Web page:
Gigabyte invited us to their P55/Lynnfield press event in Los Angeles. I hadn’t been to LA since 2005. Gigabyte’s invitation provided me with an opportunity to rectify that.

We find ourselves in an interesting situation with Lynnfield. Processors have been trickling out but motherboards aren’t available in North America. We know what the model numbers are, what the price points are and even what the processor boxes look like.

For most of the past month we’ve been doing pictorial previews of the P55 motherboards that will be supporting Lynnfield. This is going to be a strong launch with wide availability.

We previewed Lynnfield’s performance a couple months ago, but what will be shipping in September will be faster than that thanks to a very potent set of turbo modes. We’ll provide final performance next month.

Lynnfield, as we all know, is a dual-channel platform. While Gigabyte’s high end P55 motherboard (the GA-P55-UD6) will have six DIMM slots, most P55 boards will have four slots. This means that the triple-channel kits we saw for the Bloomfield Core i7 parts will be replaced augmented by dual-channel Lynnfield kits.

The same voltage sensitivities apply. While pre-i7 DDR3 memory kits operated well above 1.65V, with Lynnfield the max safe voltage is 1.65V. Stock JEDEC spec DDR3 memory kits will run at 1.5V, while the lower latency/higher bandwidth DDR3-1600, 1800 and 2133 kits will run at 1.65V.

Kingston outlined its entire Lynnfield lineup for us, including a new part number decoder to make identifying kits easier:

The P55 Motherboards

The most expensive P55 motherboard I’ve heard of will retail for around $349, while the cheapest will be just under $100 (micro-ATX). It looks like you’ll have some good options around $139 - $149. This time around a few manufacturers are taking micro-ATX seriously. MSI’s X58M proved that you can easily fit a high end motherboard into a micro-ATX form factor, so we may see more of that going forward as there’s an increased focus on making desktops sexy.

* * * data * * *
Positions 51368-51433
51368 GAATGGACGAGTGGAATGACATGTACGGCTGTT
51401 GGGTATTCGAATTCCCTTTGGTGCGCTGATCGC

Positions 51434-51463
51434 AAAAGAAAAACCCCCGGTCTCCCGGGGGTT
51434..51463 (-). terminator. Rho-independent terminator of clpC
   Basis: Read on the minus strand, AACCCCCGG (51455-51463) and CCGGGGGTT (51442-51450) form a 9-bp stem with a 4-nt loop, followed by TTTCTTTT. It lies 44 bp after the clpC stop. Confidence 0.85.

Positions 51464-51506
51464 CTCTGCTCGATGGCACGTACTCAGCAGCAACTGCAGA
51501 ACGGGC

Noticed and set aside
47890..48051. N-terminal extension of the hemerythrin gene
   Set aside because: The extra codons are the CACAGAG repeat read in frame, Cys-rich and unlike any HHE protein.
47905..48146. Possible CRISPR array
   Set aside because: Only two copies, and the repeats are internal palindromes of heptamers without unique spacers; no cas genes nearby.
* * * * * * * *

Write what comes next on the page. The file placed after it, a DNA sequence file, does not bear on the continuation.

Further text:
We’ve done a lot of previews on P55 already so I’m just going to link to what we’ve already done here:

ASRock P55 Deluxe

EVGA P55 FTW

Gallery: EVGA P55 FTW

Gigabyte GA-P55-UD6

Gallery: MSI P55-GD80

Gigabyte GA-P55M-UD4

Out of those that we’ve previewed I’m most excited about the Gigabyte P55M-UD4. While I think Gigabyte needs to change its model numbering system, the idea of a fully functional micro-ATX Lynnfield board is quite delicious.

NVIDIA and P55
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  • Rajinder Gill - Friday, August 21, 2009 - link

    'Why would anyone want this?'

    Simply because people feel they must or because they have the money to burn. Whichever way it goes, I doubt the very presence of high price P55 boards is going to detract from the $130 market or even sub $130 market.I think some people see the high dollar boards and think that the budget segment is going to disappear as a result. The $200+ boards really are for those who just buy stuff on a whim or those that have specialized needs from a platform - like chasing max scores on a paticular processor model class for points in competitions such as Hwbot (you get HW based points - so even though i7 1366 is or may be faster, there are openings to score on an 870 CPU). Might sound stupid, but there's an industry for this stuff..